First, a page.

A Roman calendar became the Christian calendar which became the Common Era calendar.
Calendars in 5,000 years
5781: The Hebrew calendar is the Jewish calendar; it is lunisolar based on the Babylonian calendar. In Israel, the Gregorian and the Jewish calendars are used for secular and religious activities, respectively.
5123: The Tamil calendar is based on the old Indic calendar; it is solar with a 60-year cycle. In India, Malaysia, Singapore, Mauritius, and Sri Lanka, it is used by Tamil people and farmers.
5021: The Persian calendars are Iranian calendars; they include solar, lunar, and lunisolar calendars. The earliest ones were 360-day solar calendars from the Zoroastrian influence. Many other calendars followed based on religion and conquests such as Armenian, Bahai, Lunar Hijri, Rumi, and Solar Hijri.
4658: The Chinese calendar is a zodiac calendar based on twelve animals, not constellations; it is lunisolar with year-names that are repeated every 60 years. In China, it is used for determining festivals.
2621: The Mesoamerican calendars are Mayan and Aztec calendars; they range from 260-days to 365-days and repeat the cycle every 52-years. In parts of Guatemala and Mexico, they are still used for religious observations and social rituals.
2564: The Buddhist calendar is not an official calendar of any country; it is a lunisolar calendar. Its variations are used by Buddhists in Southeast Asian countries for Theravada Buddhist festivals.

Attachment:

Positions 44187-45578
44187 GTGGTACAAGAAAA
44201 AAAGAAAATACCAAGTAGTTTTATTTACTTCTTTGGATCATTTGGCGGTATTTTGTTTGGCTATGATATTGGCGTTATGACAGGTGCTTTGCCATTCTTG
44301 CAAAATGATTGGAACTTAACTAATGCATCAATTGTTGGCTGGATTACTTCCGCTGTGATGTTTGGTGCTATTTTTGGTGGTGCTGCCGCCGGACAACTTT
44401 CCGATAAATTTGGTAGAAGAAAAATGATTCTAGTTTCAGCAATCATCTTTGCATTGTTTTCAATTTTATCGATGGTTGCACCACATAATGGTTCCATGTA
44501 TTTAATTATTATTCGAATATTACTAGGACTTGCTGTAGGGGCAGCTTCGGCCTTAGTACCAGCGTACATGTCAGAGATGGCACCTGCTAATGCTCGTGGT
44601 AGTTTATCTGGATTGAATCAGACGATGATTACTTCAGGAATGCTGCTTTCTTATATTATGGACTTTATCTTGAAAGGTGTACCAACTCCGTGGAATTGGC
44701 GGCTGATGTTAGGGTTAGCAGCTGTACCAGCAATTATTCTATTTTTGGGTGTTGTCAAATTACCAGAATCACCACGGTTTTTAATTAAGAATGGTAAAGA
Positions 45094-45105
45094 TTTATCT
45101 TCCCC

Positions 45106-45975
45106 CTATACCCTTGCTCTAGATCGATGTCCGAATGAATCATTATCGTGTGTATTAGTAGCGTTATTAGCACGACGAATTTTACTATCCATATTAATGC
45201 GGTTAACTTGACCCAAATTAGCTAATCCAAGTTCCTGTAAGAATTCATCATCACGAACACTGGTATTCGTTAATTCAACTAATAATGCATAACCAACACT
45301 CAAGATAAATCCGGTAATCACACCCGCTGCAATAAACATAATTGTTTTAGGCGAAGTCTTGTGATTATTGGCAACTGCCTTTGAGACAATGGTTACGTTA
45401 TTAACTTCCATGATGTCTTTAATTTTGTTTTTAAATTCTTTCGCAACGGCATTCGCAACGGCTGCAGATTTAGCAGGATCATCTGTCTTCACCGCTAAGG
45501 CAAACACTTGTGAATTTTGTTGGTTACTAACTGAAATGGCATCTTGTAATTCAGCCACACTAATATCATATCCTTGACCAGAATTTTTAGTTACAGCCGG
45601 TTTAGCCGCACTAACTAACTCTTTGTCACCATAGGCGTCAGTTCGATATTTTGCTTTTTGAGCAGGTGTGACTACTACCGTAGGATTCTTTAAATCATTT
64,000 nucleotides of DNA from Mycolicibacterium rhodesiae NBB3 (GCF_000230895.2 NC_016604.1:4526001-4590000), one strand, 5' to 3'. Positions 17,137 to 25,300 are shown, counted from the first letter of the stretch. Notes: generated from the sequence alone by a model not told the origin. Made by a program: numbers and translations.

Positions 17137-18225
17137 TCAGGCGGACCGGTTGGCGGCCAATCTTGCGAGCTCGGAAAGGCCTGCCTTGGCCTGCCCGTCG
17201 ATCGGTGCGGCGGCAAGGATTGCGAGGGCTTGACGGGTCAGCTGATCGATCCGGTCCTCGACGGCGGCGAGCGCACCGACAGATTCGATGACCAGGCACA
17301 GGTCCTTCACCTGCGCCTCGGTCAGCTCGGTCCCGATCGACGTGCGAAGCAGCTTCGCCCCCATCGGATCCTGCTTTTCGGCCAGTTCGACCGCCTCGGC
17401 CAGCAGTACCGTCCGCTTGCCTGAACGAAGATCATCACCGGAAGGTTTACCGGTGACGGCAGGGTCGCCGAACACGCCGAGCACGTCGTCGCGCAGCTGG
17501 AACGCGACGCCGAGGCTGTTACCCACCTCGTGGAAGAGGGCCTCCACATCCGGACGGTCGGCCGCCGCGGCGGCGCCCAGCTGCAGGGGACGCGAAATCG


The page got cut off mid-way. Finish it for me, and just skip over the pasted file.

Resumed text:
2078: The Vikrami (Bikrami) Samvat is the Hindu calendar; it is a lunisolar calendar. Its variations are used in India and Nepal.
1943: The Shalivahana Shaka calendar is the Indian national calendar; it is a lunisolar calendar. In India, it is used by the Government of India, The Gazette of India, and All India Radio.
1442: The Hijri calendar is the Islamic calendar; it is a lunar calendar, which drifts by about ten days every year. That is why Ramadan takes place in the summer or winter. Most Islamic countries use the Islamic calendar for religious holidays only except Iran and Afghanistan.
553: The Nanakshahi calendar is the Sikh calendar; it is a lunisolar calendar. It was devised based on Sikh ethos in the 1990s; Vikrami Samvat remains very important for historical ties. Its variations and adoption remain a discontent.
Today, we use calendars to organize our time: year, months, and day. We use Google calendars to schedule and plan meetings, events, vacations.
The Sikh calendar is called the Nanakshahi calendar. It is named after Guru “Nanak” Sahib, the founder of Sikhi, the faith, and its adherents. Its Year 1 is 1469. Shah is a Persian word that means king; in Iran, it was used as a title for princes, lords, kings, and emperors. People from Sri Lanka to Saudi Arabia called “Nanak” their Shah for the Guru ruled their hearts. Guru is for those who adopted “Nanak” as their “Perfect-Guide,” and “Sahib” is for those who only take orders from their “Sovereign.” Thus, Nanakshah-i is anything that belongs to the Nanak, the Ruler. I prefer to term it ‘Era of Nanak the Sovereign.’